When you’re lying there in the hospital bed, scared as hell about this little person you are wholly responsible for for the rest of your life, they talk to you about colostrum. They talk to you about cutting fingernails. They talk to you about all this stuff you’re supposed to be worried about. But do they ever warn you about School Picture Day? I think not.
Do they caution you about how your child will one come home sullen and deflated after Picture Day and break your heart in a million pieces?
Though yes, I was on some nice drugs, no, don’t recall that at all.
Aside from the breakfast-time mad dash for the checkbook, generally just past the deadline that the envelope was due, you have to make all these Picture Day decisions that I don’t recall ever grappling with as a kid. Back in the Paleolithic era of my youth, you wore something cute (or overalls with a lot of soccer patches on them, if you were me in sixth grade, trying to prove something to the world), sat down in front of the creepy photographer, smiled, and got a free comb. A few weeks later, pictures came in the mail.
Now? You choose from one of 37 packages, each more absurd than the next. I don’t care how cute your kids are, unless you have the last name Duggar, you simply do not need 46 wallet-size photos of them.
Next you are required to choose one of three poses including “classic” and “close-up” and something that looks exactly like “close-up” but has a different name. Which…huh? You’re the professional photographer, and you want me to tell you which pose to put my kid in? Can I deduct 20% off the fee for doing your job for you?
Of course, this being 2012, you can choose to retouch your child’s photo in a number of ways, none of which I am yet ready to even think about. (“Can you trim a little off the ears, please?”)
Then at last comes the really fun part: sitting down with my children and the envelopes spread out in front of us, to have the “which background do I want?” fight.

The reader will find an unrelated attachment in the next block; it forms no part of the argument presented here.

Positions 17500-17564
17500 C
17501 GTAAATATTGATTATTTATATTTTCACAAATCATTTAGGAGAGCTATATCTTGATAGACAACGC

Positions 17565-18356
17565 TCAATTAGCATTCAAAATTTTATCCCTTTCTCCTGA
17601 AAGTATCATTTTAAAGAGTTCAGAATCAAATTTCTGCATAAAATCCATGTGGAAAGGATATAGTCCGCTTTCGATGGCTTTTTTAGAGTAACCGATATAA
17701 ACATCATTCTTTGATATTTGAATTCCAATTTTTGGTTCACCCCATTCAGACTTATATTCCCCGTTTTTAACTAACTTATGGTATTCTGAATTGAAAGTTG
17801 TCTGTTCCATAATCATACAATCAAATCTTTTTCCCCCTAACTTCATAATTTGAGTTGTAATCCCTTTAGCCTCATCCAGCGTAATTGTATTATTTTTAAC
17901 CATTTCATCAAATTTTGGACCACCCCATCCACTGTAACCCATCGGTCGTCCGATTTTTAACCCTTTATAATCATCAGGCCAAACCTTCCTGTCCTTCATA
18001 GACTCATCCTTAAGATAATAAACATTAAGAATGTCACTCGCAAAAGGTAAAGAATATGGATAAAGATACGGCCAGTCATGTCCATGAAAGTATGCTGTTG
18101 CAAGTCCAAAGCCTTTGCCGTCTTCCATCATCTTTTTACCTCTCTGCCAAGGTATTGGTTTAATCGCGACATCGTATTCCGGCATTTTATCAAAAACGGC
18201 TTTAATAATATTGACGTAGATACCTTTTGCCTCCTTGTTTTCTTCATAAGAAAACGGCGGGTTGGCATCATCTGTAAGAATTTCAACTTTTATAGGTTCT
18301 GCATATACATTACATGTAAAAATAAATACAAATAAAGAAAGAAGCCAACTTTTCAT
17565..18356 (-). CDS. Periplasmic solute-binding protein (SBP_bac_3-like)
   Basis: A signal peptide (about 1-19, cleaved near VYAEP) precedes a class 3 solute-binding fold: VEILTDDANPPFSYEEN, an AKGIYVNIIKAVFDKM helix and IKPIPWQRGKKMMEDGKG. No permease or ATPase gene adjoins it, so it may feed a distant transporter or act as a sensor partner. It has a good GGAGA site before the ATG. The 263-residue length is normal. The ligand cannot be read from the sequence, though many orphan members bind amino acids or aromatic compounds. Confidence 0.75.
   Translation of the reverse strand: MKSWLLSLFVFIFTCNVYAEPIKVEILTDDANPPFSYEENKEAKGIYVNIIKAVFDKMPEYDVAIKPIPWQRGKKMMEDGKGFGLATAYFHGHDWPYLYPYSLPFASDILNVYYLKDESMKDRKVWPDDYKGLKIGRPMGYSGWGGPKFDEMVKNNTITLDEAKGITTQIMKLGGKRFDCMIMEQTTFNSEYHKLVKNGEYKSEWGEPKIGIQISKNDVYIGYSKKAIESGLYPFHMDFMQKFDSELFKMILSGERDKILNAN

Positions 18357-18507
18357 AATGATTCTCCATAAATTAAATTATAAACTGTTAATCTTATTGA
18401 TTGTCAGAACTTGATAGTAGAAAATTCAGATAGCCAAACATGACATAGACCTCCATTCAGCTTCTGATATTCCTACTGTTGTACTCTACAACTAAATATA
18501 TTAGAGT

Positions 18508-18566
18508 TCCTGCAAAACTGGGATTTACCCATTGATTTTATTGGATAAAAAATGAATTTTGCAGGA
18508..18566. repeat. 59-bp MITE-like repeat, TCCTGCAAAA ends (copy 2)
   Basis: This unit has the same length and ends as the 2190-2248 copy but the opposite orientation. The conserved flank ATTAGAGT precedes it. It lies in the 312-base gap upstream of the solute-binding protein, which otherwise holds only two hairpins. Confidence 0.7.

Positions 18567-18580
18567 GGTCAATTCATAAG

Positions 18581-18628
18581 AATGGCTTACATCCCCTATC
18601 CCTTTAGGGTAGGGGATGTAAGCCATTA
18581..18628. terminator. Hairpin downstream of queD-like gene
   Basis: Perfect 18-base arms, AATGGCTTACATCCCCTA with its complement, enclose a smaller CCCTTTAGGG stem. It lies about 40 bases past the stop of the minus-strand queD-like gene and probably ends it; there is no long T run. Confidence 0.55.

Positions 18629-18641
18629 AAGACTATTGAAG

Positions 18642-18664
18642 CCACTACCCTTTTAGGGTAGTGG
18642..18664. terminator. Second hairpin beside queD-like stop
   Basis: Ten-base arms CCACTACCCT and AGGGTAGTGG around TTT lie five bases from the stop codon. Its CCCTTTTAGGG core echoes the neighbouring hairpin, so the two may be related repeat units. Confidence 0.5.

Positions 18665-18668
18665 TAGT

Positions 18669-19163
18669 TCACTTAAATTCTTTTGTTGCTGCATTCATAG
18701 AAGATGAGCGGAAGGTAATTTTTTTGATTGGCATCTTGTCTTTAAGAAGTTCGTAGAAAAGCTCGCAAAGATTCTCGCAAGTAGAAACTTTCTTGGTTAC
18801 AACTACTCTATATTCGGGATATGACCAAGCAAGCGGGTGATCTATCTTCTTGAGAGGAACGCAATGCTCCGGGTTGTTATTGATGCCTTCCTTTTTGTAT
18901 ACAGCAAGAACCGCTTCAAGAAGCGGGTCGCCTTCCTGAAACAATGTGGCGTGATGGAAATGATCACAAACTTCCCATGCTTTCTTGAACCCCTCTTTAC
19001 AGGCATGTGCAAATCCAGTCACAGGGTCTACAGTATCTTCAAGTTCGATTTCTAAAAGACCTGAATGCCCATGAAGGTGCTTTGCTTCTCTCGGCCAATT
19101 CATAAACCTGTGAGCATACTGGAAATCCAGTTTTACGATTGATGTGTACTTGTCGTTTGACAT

Last year Sage ended up with Emerald City green, after Nate sneaked in a checkmark on the envelope next to his favorite color when no one was looking. Coupled with her pale pink top she looks like the rejected poster child for the Preppy Handbook reissue. This year, all she knew was that she wanted “anything but the green,” but lo! The photo gurus have added even more choices to fight over this year! Now we can debate the merits (or lack thereof) of two shades of blue, some sort of golden disco lights, copper something-or-other, “forest,” a red that makes every child look splotchy and drunk, and some sad excuse for a multicolor that should be called Look, A Rainbow Puked!
I pushed for charcoal grey, laying out a perfectly reasonable argument as to why we want to focus on the subject and not the background.
Thalia compromised with copper after putting up a fairly good–but not good enough–fight for the red. Sage, of course, went for the rainbow.
Do I sound like a crazy person? Do I sound like That Mom? Because I swear I’m not. I just feel like if we’re going to spend on these photos what I could spend on movie date night, including sitter, I would kind of like them to not suck.
Now because the universe tossed me one bone today, I managed to stave off Sage’s daily wardrobe debate the second I pulled out her special dress which she’s only wanted to wear to school every single day since we got it this summer. She didn’t even fight me when I told I’d prefer that she didn’t wear a costume garland from a Renaissance Faire on her head.
As for Thalia, she waltzed out feeling as pretty as can be in a bright pink dress…that she had also worn for her kindergarten picture day two years ago.
“Thalia, that dress is too small.”
“I’m wearing it with leggings! Like a tunic!”
“The sleeves come up to your elbows.”